GitHub: Open source vulnerabilities can go undetected for four years

GitHub office with GitHub logo over top
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Detecting and identifying vulnerabilities in open source software can take as long as four years, according to GitHub's annual State of the Octoverse report.

The research, which looked at the efforts of over 56 million developers worldwide creating over 60 million repositories over the last 12 months, found that once flaws had been identified, the package maintainer and security community typically generate and release a fix in 4.4 weeks.

The report’s authors said that this highlighted the opportunities to improve vulnerability detection in the security community.

“Many of the services and technology we all rely on, from banking to healthcare, also rely on open source software. The artifacts of open source code serve as critical infrastructure for much of the global economy, making the security of open source software mission-critical to the world,” the report said.

The research found that 94% of projects have open source dependencies written in JavaScript, while Ruby and .Net were close second and third at 90.2% and 89.8%, respectively.

GitHub also found that most software vulnerabilities are mistakes, not malicious attacks. An analysis of a random sample of 521 advisories from across six ecosystems found that 17% of the advisories stemmed from explicitly malicious behavior, such as backdoor attempts. The remaining 83% of vulnerabilities were due to mistakes.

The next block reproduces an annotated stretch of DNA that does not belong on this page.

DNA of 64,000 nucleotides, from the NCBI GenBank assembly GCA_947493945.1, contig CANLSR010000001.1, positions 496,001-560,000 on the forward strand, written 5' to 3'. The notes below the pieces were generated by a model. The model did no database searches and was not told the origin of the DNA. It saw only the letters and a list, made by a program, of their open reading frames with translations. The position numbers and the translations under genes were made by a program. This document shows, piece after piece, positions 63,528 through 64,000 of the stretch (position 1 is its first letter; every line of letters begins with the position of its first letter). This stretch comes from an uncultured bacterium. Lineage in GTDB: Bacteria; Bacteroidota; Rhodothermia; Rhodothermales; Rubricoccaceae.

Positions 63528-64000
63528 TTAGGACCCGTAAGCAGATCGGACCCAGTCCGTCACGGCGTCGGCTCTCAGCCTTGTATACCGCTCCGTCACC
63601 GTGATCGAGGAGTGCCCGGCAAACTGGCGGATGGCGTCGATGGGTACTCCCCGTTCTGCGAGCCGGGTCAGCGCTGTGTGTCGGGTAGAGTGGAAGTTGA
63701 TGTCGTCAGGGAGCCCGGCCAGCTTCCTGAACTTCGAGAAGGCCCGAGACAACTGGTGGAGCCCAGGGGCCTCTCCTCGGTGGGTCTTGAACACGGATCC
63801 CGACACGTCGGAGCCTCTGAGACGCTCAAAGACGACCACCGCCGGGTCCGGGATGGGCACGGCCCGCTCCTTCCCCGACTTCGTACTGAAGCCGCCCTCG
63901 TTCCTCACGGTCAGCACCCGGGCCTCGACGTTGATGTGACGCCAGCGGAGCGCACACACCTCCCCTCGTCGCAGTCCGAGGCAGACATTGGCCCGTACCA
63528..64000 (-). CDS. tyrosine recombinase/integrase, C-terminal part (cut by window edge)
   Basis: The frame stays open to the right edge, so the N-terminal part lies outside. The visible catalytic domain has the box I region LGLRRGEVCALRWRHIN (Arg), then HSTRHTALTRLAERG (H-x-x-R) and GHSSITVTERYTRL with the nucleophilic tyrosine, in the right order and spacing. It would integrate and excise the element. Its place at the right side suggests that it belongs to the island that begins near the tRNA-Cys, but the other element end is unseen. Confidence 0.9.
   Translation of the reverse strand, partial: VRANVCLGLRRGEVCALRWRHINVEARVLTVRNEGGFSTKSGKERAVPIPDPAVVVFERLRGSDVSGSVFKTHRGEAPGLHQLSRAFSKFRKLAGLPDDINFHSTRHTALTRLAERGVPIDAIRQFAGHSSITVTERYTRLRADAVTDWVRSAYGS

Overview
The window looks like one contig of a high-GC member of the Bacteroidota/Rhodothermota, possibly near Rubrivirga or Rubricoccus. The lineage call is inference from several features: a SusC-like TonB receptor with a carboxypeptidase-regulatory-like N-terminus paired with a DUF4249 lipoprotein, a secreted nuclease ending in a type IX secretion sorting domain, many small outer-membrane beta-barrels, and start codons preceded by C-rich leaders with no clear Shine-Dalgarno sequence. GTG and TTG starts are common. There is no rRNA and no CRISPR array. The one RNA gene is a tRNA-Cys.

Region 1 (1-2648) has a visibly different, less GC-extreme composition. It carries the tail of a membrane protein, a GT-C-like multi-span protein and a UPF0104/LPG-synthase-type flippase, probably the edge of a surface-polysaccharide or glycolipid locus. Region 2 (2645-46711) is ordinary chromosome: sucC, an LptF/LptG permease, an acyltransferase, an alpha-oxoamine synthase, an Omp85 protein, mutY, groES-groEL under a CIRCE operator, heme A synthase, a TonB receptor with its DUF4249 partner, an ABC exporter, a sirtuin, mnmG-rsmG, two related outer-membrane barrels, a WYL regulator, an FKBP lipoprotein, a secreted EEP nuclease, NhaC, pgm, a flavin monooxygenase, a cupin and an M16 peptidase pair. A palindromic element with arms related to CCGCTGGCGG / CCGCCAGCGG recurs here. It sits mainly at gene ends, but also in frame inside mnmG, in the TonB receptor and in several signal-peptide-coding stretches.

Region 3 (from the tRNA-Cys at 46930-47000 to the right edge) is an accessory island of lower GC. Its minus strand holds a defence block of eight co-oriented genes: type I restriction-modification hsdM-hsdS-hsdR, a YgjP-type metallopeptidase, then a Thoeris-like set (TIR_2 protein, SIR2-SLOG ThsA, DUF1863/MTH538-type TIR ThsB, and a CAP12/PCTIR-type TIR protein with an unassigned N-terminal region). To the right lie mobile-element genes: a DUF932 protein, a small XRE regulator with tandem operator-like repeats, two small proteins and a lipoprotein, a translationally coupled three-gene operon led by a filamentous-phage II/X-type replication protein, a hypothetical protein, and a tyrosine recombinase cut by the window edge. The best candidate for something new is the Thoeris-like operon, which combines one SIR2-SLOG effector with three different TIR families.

“These malicious vulnerabilities were generally in seldom-used packages but triggered just 0.2% of alerts. While malicious attacks are more likely to get attention in security circles, most vulnerabilities are caused by mistakes,” said the report.


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The report urged developers to use automation to remediate vulnerabilities and stay secure.

“Using automated alerting and patching tools to secure software quickly means attack surfaces are evolving, making it harder for attackers to exploit," the report's authors said.

"Repositories that automatically generate pull requests to update vulnerable dependencies patch their software 1.4 times faster than those who don’t. Automating security practices helps your team secure your code as developers share their expertise with their community, remove security and engineering silos, and scale their expertise."

Phil Odence, general manager of Black Duck On-Demand at Synopsys, told ITPro that the main takeaway here is a significant amount of open source in virtually every modern application used today, so companies must track and manage the code to keep those apps secure.

“The report focuses on security and so doesn’t delve into legal risks associated with licensing; however, despite being 'free,' open source software is no different from other software in that its use is governed by a license.

"Based on research conducted for the 2020 OSSRA report, 68% of codebases contained some form of open-source license conflict, and 33% contained open-source components with no identifiable license. This is another way in which open source can get organizations into hot water, and thus should be managed and not overlooked,” he said.

Rene Millman

Rene Millman is a freelance writer and broadcaster who covers cybersecurity, AI, IoT, and the cloud. He also works as a contributing analyst at GigaOm and has previously worked as an analyst for Gartner covering the infrastructure market. He has made numerous television appearances to give his views and expertise on technology trends and companies that affect and shape our lives. You can follow Rene Millman on Twitter.